Copyright: Jose Pedrero
It came from outer space. It — in this case a sand-sized bit of a comet nucleus — was likely ejected many years ago from Sun-orbiting Comet Swift-Tuttle, but then continued to orbit the Sun alone. When the Earth crossed through this orbit, the piece of comet debris impacted the atmosphere of our fair planet and was seen as a meteor. This meteor deteriorated, causing gases to be emitted that glowed in colors emitted by its component elements. The featured image was taken last week from Castilla La Mancha, Spain, during the peak night of the Perseids meteor shower. The picturesque meteor streak happened to appear in the only one of 50 frames that also included the Andromeda galaxy. Stars dot the frame, each much further away than the meteor. Compared to the stars, the Andromeda galaxy (M31) is, again, much further away.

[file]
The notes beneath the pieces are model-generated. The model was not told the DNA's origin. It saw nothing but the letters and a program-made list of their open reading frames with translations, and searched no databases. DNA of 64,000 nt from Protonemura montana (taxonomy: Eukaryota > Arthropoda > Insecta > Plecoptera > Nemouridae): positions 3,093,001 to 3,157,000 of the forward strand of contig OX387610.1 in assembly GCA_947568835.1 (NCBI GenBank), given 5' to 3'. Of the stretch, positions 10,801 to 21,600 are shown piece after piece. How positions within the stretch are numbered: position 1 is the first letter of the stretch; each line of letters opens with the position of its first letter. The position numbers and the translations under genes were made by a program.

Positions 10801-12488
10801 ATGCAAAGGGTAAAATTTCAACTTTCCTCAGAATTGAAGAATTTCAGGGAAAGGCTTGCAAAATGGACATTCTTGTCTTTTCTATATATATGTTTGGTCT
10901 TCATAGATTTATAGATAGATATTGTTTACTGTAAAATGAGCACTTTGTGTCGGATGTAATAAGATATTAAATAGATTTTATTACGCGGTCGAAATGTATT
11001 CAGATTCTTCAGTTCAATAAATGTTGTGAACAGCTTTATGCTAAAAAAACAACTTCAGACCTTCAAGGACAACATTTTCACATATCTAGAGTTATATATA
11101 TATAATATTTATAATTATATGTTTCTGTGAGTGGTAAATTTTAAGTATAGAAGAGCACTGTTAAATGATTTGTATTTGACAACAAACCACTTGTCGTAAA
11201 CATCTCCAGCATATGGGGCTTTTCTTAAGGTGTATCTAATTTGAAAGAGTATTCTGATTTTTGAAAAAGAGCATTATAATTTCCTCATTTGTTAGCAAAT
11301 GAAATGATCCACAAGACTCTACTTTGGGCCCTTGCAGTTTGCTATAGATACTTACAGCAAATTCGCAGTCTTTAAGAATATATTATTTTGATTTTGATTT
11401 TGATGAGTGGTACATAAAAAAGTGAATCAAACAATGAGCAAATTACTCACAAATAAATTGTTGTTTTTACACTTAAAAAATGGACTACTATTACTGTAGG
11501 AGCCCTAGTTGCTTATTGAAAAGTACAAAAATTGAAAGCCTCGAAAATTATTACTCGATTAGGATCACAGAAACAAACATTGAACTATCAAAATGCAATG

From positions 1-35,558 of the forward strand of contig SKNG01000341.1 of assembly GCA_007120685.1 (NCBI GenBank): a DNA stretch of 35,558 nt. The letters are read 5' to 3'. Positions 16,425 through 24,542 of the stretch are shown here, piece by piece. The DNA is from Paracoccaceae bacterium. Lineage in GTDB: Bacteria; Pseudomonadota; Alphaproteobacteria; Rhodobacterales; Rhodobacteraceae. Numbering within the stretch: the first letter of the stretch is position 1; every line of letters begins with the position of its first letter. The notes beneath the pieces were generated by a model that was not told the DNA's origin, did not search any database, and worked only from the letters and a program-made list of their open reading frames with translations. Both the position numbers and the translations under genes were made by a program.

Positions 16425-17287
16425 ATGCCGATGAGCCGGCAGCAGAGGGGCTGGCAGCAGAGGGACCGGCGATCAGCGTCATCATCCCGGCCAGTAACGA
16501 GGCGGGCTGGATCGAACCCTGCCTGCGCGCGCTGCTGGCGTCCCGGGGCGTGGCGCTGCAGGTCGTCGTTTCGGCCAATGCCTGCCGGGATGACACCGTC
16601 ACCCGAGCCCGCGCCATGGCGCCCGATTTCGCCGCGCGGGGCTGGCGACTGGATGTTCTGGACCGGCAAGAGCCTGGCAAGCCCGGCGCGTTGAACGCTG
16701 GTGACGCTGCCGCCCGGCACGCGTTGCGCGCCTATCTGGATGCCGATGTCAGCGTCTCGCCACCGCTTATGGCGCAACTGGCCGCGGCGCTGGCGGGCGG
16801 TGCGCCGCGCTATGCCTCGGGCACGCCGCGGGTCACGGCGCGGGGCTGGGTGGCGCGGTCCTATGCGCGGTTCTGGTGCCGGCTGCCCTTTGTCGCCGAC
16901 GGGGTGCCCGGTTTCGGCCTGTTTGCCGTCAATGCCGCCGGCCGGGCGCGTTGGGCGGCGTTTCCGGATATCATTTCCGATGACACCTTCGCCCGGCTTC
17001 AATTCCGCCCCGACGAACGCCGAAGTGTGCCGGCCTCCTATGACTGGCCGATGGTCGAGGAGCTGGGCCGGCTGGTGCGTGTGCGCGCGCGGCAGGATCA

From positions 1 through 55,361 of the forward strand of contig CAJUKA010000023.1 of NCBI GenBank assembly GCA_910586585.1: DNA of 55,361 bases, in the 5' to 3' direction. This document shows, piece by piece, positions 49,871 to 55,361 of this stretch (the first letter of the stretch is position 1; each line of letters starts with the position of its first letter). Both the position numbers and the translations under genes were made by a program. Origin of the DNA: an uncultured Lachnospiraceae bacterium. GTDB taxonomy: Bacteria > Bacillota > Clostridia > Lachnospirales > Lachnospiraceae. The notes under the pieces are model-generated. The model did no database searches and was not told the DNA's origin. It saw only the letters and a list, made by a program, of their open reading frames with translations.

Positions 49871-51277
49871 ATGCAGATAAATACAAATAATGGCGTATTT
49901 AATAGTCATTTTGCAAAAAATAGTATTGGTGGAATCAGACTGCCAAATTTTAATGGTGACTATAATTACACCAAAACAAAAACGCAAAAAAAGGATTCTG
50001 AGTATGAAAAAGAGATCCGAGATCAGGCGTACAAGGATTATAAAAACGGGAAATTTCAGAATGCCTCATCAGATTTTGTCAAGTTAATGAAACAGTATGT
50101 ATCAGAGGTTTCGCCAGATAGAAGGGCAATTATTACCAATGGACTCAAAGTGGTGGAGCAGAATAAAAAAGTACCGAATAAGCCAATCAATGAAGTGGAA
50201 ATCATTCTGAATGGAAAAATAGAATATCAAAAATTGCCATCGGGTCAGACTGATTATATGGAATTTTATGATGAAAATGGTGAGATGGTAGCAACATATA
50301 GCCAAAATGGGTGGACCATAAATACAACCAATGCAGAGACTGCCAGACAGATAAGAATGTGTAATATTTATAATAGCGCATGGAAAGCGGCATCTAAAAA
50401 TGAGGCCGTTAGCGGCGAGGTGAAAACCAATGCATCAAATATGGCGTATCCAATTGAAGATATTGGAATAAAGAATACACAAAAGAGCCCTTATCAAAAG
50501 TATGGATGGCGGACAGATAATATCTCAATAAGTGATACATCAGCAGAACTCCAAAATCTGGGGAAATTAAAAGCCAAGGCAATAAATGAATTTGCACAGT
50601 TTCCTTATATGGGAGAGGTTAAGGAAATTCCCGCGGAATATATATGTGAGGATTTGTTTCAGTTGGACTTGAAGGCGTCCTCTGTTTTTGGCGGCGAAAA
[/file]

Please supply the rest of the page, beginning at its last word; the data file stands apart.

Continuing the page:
Courtesy of NASA Astronomy Picture of the Day